“Remember,” getting on to the rousing finish, “the comrades we’ve already lost, killed in battle or taken prisoner by the enemy on the first day of rebellion. I know that you’re anxious to avenge your friends, and I know that when the Naxids’ captives are finally liberated, they’ll thank you for the work you’ll do this day.”

From the reaction of the control room crew– the chins lifted in pride, the glitter of determination in their eyes– Martinez thought he’d done well. He decided to quit while he was ahead and ended the transmission.

That left only the enemy to deal with. He looked again at the display, ran a few calculations from current trajectories. Corona’s squadron, after a month’s acceleration, was traveling just in excess of a fifth of the speed of light. The Naxids were faster, coming on at .41 c . They could stand higher accelerations than the Lai-owns of Do-faq’s heavy squadron, or perhaps they’d been in transit for a longer amount of time.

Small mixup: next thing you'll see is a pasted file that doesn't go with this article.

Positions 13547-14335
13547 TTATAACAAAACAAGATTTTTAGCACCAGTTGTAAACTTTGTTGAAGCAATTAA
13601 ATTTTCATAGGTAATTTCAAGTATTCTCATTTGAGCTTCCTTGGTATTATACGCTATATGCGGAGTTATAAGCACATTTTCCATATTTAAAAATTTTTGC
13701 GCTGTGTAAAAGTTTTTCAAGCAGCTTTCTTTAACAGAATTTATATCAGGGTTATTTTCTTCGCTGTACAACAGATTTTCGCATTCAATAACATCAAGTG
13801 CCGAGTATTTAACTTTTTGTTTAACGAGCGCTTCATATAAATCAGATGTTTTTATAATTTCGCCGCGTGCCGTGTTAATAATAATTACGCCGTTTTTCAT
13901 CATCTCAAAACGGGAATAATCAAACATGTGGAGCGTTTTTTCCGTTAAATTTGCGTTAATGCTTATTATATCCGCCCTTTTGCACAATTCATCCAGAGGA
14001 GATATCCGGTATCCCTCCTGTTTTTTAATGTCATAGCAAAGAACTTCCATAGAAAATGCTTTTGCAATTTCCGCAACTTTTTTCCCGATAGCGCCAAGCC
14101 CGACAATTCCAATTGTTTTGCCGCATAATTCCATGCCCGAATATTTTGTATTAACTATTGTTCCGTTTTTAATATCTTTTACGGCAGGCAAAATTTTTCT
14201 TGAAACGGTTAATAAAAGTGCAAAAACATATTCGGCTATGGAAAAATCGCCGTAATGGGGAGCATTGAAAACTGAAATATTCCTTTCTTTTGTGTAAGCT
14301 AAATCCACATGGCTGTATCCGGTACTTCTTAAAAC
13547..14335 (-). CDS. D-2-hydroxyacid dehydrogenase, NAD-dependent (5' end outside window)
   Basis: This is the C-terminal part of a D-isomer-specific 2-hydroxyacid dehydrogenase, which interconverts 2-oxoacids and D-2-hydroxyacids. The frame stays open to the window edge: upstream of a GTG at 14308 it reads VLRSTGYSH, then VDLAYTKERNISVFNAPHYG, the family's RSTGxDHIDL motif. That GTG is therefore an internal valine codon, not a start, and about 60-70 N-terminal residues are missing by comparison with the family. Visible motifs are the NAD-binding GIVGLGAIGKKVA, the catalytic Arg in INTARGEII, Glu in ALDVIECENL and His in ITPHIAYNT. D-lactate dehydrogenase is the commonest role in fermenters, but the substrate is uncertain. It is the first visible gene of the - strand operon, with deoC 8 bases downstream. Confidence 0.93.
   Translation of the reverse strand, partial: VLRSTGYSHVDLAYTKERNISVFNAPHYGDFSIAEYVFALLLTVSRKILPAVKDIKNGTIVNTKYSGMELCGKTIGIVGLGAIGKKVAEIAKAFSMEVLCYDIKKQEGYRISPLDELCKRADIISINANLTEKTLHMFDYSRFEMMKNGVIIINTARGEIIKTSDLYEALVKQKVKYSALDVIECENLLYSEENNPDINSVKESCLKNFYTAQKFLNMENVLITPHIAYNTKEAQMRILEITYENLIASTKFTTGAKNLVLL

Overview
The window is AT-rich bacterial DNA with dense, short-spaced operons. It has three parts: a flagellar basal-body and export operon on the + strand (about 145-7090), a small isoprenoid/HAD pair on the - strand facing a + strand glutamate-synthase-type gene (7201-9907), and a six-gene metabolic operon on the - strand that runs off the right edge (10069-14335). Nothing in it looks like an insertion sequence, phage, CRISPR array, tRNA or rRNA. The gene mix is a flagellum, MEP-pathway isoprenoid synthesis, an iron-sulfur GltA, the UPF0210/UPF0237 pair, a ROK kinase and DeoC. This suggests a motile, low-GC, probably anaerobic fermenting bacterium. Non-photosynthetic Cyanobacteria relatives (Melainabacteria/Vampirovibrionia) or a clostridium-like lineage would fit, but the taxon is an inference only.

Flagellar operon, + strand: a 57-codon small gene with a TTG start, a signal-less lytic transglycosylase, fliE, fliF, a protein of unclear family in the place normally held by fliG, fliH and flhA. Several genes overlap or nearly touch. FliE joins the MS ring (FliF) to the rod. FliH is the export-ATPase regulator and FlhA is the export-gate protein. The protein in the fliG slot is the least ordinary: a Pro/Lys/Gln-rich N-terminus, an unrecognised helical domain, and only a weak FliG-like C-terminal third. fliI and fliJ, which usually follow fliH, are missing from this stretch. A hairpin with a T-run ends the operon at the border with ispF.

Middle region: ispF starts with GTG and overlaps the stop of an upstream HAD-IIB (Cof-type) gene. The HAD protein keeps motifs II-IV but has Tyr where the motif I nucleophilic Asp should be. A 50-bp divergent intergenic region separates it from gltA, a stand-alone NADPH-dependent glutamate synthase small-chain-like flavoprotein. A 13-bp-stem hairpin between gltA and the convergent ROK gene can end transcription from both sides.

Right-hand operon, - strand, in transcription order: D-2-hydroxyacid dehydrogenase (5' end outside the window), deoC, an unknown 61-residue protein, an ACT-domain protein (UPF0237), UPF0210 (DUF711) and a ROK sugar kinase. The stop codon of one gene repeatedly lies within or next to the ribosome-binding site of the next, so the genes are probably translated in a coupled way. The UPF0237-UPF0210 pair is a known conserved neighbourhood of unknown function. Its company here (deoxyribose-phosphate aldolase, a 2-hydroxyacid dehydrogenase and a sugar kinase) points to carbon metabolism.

And then Martinez realized what the enemy squadron was, and what they were doing here, and the entire Naxid strategy dropped into his mind like a ripe fruit fallen from the tree.

These ten enemy ships were the squadron that had originally been based at the remote station of Comador, and were heavy cruisers under a Senior Squadron Commander named Kreeku. On the day of the rebellion, they’d simply left Comador’s ring station and burned for the center of the empire. It had been assumed they were heading for the Second Fleet base at Magaria, but the Comador squadron hadn’t taken part in the battle there. The Fleet had assumed this was because they hadn’t arrived yet, but perhaps they’d always been intended to go someplace else.